Newtown's love of horses helps healing
Updated 10:15 pm, Friday, January 4, 2013
NEWTOWN -- Some local equines and their visiting friends have a role to play in the coming days and months to help the community heal from the tragic shooting at Sandy Hook Elementary School that killed 20 children and six educators on Dec. 14.
Several of the victims were riders, and many of their friends took part in birthday parties and activities at some local barns.
The area horse community wanted to share the comfort these children found in the animals with those who are grieving, and put into service the therapeutic strengths of these animals.
Three horses from the Gentle Carousel Miniature Therapy Horses charity in Florida are in Newtown, visiting families of victims and town schools. Horses at Zoar Ridge Stable in Newtown are also part of a special psychotherapy program.
Miniature horses Raconda and Alladin joined Magic, a black-and-white miniature horse named by Time Magazine as one of the history's ten most heroic animals, are scheduled to visit with the public in the Cyrenius H. Booth Library in Newtown on Saturday from 11 a.m. to 2 p.m.
The miniature horses are temporarily stabled at Ridge Equestrian Center in Newtown, so they can visit the homes of victims' families as well as area schools and other public settings in the next few days.
More InformationHorse therapy To schedule visits in Newtown from the Gentle Carousel Minature Therapy Horses in the next few days, call Anna Maher at 203-448-8029. For information about the upcoming horse therapy program at Zoar Ridge Stable in Newtown, email farm owner Annette Sullivan at email@example.com or call 203-470-9939.
"Our goal is obviously to have these horses help as many people as they can," said Anna Maher, who owns Ridge Equestrian Center with her husband, John.
Katherine Hubbard, one of the shooting victims, took lessons at Ridge.
"She was an incredible little girl," Maher said.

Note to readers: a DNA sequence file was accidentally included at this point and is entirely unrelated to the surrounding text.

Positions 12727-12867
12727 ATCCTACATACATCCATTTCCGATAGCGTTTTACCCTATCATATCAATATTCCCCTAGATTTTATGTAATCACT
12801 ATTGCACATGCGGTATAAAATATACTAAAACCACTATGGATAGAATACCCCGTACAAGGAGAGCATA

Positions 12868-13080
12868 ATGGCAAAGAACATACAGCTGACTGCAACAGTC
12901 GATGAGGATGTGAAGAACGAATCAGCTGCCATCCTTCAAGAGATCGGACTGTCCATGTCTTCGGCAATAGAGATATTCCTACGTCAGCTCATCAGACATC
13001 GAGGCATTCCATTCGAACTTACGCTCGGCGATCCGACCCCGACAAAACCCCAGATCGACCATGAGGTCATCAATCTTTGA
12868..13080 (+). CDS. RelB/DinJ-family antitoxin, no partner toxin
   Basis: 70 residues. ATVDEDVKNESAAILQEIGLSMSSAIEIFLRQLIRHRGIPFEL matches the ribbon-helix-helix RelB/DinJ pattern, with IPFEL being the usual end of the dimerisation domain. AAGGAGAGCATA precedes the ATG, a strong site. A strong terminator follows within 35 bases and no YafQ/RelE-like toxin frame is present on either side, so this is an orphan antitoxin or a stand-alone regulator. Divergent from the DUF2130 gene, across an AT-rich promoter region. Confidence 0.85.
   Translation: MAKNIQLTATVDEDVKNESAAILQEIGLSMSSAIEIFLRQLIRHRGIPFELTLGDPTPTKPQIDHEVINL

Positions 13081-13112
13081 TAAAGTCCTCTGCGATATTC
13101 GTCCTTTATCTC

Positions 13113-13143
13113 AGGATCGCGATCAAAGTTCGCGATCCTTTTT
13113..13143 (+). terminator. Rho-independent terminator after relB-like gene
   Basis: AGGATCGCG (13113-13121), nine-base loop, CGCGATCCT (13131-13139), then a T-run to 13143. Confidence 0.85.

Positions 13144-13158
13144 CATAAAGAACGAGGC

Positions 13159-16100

The tiny therapy horses, who work in hospitals and assisted-living centers, and with adults and children with disabilities, walk up and down stairs, ride in elevators and are house trained.
"Magic has been at the right place at the right time. She has been really amazing," said Debbie Garcia-Bengochea, who co-founded the Gentle Carousel charity with her husband, Jorge, 15 years ago. "She finds the person who needs a horse the most."
According to the charity, once Magic was visiting a patient who woke up from a coma, and another time, she went up to a woman in a nursing home who hadn't spoken for years. The woman spoke, praising the horse, and then continued talking daily after that, Garcia-Bengochea said.
Zoar Ridge Stable is grieving, especially the loss of one of its riders, Avielle Richman.
"Horses have a wonderful way of lightening a heavy heart," writes Zoar Ridge owner Annette Sullivan, on her web site. "Therefore, in memory of Avielle Richman, and her love of our farm and its horses, we are opening our doors to any child, who in the wake of this horror, need to feel a little joy."
Besides inviting children to visit the horses, Sullivan is working with professionals associated with EAGALA, which is an equine-assisted psychotherapy program.
"Honestly, it's horrible to feel idle in despair," Sullivan said. "If I can help one family, it will be worth it."
She said the initiative came out of the tragedy and will involve a collaboration between a mental health professional and a horse professional working privately on the farm with clients and horses to address post traumatic stress, depression, anxiety and other trauma-related problems.
"Horses are playing a role in the therapy process," Sullivan said. "They are so receptive to reading our feelings so well. They can sense fear. They can sense sadness. Because they are so sensory receptive, there is a connection to make with a horse."
Garcia-Bengochea said she was invited to the community and American Airlines, Hampton Inn, Johnson Transportation and DeVincie Horse Ambulance all donated services for the trip.
"We didn't profess to know what the need is here. We let the community tell us," she said. "We come normally to be with the kids, but it ends up to be the family and their children. The need is different from person to person."